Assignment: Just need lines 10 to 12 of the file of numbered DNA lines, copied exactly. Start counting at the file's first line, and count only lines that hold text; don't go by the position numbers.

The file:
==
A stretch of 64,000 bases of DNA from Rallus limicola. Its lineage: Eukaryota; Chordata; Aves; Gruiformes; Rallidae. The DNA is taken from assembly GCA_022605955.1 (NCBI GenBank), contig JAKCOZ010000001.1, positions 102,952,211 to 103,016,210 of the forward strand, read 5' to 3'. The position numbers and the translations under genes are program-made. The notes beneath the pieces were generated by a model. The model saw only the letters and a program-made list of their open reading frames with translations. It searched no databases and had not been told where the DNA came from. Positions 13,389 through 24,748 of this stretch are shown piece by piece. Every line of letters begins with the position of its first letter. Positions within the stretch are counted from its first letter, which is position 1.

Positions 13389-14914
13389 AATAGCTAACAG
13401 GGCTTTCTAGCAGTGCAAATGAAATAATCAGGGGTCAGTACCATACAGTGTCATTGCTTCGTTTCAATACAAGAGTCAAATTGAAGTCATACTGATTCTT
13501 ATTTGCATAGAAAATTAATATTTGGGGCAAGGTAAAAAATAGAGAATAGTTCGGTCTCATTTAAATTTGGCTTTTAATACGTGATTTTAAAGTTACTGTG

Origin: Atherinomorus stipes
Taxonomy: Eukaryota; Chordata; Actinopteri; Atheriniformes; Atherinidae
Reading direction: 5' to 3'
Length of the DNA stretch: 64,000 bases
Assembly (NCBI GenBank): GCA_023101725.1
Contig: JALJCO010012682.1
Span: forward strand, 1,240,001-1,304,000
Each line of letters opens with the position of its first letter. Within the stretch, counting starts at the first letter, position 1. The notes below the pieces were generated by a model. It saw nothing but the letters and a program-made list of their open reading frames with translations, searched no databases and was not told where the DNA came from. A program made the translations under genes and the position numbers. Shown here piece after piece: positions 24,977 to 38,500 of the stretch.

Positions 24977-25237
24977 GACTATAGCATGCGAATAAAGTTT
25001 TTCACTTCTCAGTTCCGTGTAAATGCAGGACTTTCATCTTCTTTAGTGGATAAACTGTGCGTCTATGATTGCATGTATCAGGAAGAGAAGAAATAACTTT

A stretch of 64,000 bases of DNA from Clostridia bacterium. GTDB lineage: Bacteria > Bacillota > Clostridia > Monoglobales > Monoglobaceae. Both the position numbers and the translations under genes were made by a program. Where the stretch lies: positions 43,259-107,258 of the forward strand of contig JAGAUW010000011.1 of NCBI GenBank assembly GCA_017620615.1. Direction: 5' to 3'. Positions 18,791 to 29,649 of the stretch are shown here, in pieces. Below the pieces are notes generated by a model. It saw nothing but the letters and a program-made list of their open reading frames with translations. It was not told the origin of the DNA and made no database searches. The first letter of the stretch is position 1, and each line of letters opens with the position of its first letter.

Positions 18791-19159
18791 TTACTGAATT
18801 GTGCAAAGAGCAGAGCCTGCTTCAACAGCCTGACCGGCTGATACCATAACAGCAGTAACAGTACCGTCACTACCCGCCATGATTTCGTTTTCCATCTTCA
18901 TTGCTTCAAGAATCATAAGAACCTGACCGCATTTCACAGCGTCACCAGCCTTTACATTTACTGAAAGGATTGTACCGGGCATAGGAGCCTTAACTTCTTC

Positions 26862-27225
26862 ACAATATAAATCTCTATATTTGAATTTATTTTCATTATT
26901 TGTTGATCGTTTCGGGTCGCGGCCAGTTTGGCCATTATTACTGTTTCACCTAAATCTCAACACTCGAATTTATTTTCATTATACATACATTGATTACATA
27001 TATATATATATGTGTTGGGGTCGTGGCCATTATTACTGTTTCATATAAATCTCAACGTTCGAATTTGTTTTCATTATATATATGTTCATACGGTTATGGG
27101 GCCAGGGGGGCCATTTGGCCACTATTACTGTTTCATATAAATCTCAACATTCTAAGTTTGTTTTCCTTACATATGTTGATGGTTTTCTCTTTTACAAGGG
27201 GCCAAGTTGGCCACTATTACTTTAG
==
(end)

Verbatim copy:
Assembly (NCBI GenBank): GCA_023101725.1
Contig: JALJCO010012682.1
Span: forward strand, 1,240,001-1,304,000